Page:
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Life-Study of Isaiahby Witness Lee

ISBN: 0-7363-0356-1
Printed Copy: Available Online from Living Stream Ministry

Currently in: Chapter 53 of 54 Section 1 of 6

LIFE-STUDY OF ISAIAH

MESSAGE FIFTY-THREE

THE SERVANT OF JEHOVAH
AS THE SURE MERCIES OF DAVID,
A REDEEMER TO ZION,
AND THE LIGHT TO ISRAEL

Scripture Reading: Isa. 55:3b-4; 59:20; 60:1-3

Prayer: Lord, we still worship You. We worship You as the One who has all the realities of God. Lord, thank You. You are the embodiment of the fullness of God, You are the Word, and You are the Spirit. Lord Jesus, we give You all the glory, and we trust in You for tonight's meeting. Lord, You know we can do nothing. We trust in You for Your speaking. Lord, You are so living, and You are even living within us as the living Word and as the life-giving Spirit. Lord, honor Yourself, honor Your name, among us. Lord, bless everyone who is here in the meeting. Give us a heart that is seeking after You, and give us the eyes that we could see You. Lord, remember Your enemy. We accuse him. We hand him over to You. Cover us. We hide ourselves under the precious blood that is prevailing against the enemy. Amen.

I. THE SURE MERCIES OF DAVID

The all-inclusive Christ, the Servant of Jehovah, is the sure mercies of David (Isa. 55:3b-4). History tells us that David was a marvelous king. It is difficult to understand how an excellent, marvelous, and majestic king would need mercies. According to our concept, poor people, low-class people, need mercies. David may be considered as the top king in human history. How could such a high person need mercies?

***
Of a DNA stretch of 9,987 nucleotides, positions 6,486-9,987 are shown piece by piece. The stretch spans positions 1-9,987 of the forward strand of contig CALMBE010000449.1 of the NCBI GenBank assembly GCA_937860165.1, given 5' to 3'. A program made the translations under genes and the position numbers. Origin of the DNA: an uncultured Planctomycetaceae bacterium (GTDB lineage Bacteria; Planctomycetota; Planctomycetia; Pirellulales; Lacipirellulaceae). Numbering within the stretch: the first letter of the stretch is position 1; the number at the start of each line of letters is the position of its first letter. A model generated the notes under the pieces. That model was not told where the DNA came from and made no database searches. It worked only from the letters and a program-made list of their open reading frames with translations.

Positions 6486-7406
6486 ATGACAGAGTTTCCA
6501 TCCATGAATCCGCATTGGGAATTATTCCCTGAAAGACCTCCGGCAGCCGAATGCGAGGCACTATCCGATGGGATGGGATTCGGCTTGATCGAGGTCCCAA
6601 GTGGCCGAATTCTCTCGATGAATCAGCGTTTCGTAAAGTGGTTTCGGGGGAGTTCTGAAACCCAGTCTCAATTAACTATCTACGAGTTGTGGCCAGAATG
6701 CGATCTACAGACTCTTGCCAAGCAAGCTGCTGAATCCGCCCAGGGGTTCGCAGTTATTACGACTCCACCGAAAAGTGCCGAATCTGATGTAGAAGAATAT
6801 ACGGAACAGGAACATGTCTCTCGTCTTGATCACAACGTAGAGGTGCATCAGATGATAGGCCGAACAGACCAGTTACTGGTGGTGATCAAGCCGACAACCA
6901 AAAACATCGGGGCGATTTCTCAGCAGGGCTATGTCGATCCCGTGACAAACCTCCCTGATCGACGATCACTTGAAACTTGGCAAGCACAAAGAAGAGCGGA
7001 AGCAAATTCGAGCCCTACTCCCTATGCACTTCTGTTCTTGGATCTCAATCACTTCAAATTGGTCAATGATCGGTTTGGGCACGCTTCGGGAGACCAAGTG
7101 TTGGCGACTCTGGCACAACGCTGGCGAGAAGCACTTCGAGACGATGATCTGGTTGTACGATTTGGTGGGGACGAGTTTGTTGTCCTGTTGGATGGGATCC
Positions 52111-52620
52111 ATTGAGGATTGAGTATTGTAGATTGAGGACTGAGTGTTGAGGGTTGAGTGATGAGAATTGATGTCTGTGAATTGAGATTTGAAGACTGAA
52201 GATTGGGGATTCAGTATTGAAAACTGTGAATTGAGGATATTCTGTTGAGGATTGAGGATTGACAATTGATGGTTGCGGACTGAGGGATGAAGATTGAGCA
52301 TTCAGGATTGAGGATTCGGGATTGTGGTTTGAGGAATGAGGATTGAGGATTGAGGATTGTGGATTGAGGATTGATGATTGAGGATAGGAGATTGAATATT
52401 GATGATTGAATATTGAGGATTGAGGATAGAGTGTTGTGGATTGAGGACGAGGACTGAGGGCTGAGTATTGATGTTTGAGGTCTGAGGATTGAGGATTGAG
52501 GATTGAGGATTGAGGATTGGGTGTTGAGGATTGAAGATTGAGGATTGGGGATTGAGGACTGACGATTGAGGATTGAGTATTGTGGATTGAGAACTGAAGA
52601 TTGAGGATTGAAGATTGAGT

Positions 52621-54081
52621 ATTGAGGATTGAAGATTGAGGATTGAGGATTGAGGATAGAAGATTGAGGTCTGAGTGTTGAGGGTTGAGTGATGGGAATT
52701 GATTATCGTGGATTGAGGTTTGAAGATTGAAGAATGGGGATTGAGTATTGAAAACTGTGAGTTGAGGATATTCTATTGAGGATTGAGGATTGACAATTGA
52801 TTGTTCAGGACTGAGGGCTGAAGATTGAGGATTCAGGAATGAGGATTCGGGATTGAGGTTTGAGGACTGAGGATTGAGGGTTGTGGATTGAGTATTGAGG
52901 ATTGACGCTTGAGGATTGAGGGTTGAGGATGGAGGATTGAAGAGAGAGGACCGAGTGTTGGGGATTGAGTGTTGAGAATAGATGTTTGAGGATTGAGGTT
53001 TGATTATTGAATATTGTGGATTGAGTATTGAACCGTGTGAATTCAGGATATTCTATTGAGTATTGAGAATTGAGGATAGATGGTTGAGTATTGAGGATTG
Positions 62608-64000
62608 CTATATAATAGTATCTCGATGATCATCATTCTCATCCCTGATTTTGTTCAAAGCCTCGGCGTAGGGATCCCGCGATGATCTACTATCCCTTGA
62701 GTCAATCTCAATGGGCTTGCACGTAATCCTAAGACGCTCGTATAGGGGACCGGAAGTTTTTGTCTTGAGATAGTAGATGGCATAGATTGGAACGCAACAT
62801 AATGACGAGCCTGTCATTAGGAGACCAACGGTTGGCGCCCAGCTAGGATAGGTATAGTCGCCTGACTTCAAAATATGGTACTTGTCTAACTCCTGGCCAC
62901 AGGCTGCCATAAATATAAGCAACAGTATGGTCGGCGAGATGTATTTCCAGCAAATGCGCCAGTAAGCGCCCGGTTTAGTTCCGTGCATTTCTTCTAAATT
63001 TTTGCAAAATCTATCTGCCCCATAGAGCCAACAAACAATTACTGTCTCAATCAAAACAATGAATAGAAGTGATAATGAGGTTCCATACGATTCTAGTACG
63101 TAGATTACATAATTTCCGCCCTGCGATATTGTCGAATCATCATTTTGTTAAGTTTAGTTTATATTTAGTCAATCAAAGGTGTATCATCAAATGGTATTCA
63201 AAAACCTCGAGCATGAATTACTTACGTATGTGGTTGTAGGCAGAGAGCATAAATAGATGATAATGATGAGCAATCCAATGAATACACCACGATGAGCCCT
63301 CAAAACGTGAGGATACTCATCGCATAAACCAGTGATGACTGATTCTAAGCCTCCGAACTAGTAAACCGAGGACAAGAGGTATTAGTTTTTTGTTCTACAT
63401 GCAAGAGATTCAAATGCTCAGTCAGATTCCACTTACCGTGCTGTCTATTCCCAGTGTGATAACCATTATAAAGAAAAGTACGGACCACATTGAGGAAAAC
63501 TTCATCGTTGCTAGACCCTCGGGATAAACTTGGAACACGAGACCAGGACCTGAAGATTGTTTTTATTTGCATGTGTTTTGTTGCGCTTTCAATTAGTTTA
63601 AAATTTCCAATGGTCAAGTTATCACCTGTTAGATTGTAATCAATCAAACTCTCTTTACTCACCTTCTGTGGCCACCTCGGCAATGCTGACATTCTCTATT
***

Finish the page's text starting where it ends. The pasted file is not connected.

David wrote many marvelous psalms. It is hard to believe that such a writer murdered a person and took that person's wife (2 Sam. 11). Murder and fornication were committed by this one king. Did he not need mercy? Among all the good psalms written by David, there is Psalm 51. This is a psalm of David's repentance and confession after he had committed fornication and murder. This psalm shows that even David was a person who needed God's mercy. This indicates that everyone in the human race needs the mercy of God.

The books of 1 and 2 Samuel, 1 and 2 Kings, and 1 and 2 Chronicles speak of the history of the children of Israel and their kings. To a great extent the record of the citizens of the commonwealth of Israel with their kings is terrible. Few of the kings were good; most of them were bad to the uttermost. In such a bad situation, there was the need of God's mercy.

The book of Isaiah is full of Isaiah's condemnation of the children of Israel. He compared them to the wicked inhabitants of Sodom and Gomorrah (1:9-10; 3:9). Jeremiah was also strong in his condemnation of Israel. Jeremiah shows us how much the kings of David's family needed God's mercy. Jeremiah speaks of Zedekiah, the last king of Judah. He was warned by Jeremiah to the uttermost but he would not listen. Eventually, he was captured. After Jerusalem fell, he attempted to escape, but he was captured by the Babylonian soldiers and brought before Nebuchadnezzar, the king of Babylon. Then Nebuchadnezzar slew his sons, put out his eyes, bound him with chains, and carried him away to Babylon (Jer. 39:1-7; 52:1-10). This shows the pitiful situation of the Lord's people at that time. In such a pitiful situation, they needed God's mercy.


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